Evangelist Greg Laurie has been hosting Harvest Crusades for more than 25 years now, beginning in Southern California in 1990, expanding throughout the U.S., Canada, Australia and New Zealand. Harvest has only previously been in Dallas once, at Prestonwood Baptist Church in 2004.
Of the cumulative audience of more than 5 million individuals to whom Laurie has preached through Harvest Crusades, over 434,000 have made a faith commitment. In addition, Harvest Crusades have seen 1.4 million additional individuals tune in online since the live webcasts began in 1997.
Besides conducting evangelistic outreaches, Harvest Ministries produces A New Beginning, an international radio program with messages by Laurie. In addition, television specials featuring past Harvest Ministries events air internationally on the Trinity Broadcasting Network (TBN) and a weekly television program greglaurie.tv is available online at www.harvest.org and airs every Friday evening on both TBN and the Church Channel, as well as on ROKU and the Harvest app.
Laurie serves as senior pastor of Harvest Christian Fellowship, based in Riverside, Calif., which oversees Harvest Ministries. The organization exists for the sole purpose of presenting the life-changing message of Jesus Christ to as many people as possible, and to help believers mature in their faith. More information is available at www.harvest.org.
The Bible says that our days are numbered, which means there is a day coming (we don’t know when) when we are out of here. We can worry about that, or we can simply trust that God knows when that day will be. It doesn’t mean that we take up bungee jumping off of bridges or try swimming with sharks, putting our lives at unnecessary risk. But it does mean that we recognize the fact that our lives belong to God. We are in His hands.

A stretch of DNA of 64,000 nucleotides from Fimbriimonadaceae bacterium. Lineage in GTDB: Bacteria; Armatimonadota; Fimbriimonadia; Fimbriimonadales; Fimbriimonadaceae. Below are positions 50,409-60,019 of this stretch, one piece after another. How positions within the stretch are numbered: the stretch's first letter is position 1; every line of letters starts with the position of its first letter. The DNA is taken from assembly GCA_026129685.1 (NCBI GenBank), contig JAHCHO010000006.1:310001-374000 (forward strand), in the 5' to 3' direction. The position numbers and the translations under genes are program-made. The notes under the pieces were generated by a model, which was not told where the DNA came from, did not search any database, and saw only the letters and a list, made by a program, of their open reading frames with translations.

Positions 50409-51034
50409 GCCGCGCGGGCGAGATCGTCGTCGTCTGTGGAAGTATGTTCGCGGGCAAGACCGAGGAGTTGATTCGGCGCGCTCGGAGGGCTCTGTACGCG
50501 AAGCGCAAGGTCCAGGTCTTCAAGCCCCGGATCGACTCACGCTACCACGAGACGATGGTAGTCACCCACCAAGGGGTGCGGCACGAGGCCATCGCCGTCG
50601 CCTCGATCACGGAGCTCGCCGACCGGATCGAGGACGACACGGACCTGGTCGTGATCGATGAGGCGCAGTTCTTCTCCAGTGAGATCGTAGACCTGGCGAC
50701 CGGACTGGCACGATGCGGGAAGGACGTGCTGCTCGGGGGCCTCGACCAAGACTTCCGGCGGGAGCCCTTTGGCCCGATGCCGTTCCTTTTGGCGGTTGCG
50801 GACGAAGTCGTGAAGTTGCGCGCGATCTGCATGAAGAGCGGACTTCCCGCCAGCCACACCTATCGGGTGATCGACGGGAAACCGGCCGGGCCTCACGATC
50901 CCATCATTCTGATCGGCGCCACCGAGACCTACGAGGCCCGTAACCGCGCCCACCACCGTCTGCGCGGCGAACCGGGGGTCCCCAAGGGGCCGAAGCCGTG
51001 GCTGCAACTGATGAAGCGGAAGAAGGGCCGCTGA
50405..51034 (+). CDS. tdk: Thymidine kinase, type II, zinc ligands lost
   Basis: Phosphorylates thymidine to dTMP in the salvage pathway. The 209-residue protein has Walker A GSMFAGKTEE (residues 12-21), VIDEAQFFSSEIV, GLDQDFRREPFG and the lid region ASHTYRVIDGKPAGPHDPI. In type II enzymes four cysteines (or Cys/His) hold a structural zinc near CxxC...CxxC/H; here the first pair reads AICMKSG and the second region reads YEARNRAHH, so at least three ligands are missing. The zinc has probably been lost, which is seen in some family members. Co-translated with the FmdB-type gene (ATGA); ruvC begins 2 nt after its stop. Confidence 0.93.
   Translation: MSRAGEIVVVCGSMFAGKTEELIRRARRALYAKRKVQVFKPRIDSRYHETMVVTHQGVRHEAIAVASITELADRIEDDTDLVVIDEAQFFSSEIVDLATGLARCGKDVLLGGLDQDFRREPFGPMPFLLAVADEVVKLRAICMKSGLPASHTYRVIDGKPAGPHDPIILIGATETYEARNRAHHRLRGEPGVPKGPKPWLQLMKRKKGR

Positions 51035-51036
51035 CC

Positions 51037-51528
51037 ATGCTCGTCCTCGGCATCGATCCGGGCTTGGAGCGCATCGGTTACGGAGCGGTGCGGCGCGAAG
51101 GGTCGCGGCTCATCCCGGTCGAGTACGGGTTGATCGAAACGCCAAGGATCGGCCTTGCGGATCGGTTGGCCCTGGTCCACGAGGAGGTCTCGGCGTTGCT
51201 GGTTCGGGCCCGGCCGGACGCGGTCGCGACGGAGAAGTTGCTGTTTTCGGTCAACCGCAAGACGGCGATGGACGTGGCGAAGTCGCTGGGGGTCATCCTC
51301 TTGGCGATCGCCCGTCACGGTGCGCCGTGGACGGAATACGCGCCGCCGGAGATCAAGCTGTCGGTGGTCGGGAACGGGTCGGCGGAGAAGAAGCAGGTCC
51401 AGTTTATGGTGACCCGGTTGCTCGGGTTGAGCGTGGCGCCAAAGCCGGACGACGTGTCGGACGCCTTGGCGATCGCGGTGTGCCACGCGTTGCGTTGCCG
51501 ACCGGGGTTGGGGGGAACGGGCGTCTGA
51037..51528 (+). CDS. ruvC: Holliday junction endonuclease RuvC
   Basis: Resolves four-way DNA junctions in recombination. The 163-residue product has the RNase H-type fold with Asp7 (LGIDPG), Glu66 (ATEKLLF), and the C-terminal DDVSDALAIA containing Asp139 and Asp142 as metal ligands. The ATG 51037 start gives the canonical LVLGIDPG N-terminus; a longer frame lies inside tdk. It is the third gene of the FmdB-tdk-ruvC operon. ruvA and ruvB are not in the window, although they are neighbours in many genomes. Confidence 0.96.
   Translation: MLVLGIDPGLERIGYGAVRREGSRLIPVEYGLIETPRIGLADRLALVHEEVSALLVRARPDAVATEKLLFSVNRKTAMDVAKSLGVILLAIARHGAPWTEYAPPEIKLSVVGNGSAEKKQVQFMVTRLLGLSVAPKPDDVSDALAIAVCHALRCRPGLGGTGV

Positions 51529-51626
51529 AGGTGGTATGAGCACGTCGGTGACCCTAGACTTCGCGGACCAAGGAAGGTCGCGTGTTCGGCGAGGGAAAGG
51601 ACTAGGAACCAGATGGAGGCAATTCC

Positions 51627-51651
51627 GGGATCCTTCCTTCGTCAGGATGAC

Since his days are determined, the number of his months is with You; You have appointed his limits, so that he cannot pass.
— Job 14:5
This is a very comforting thought because it means that until God is finished with us, nothing will happen to us. That’s great to know. But it also means that when our number is up, it’s up. When that day comes, there is nothing we can do to turn the clock back.
So what are we to do? As we have already read in these pages, the apostle Paul said, “For to me, to live is Christ, and to die is gain” (Philippians 1:21). So we should praise God for each new day, thank Him for the opportunities He provides, for the blessings He gives us, and for our family and friends. We should take time to smell the flowers and bounce a little one on our knees. We should savor the sight of a rainbow or a tree painted with the colors of autumn or the blue surf rolling in across a sandy beach. And of course we should be available and willing to serve Him in whatever plans He has for us.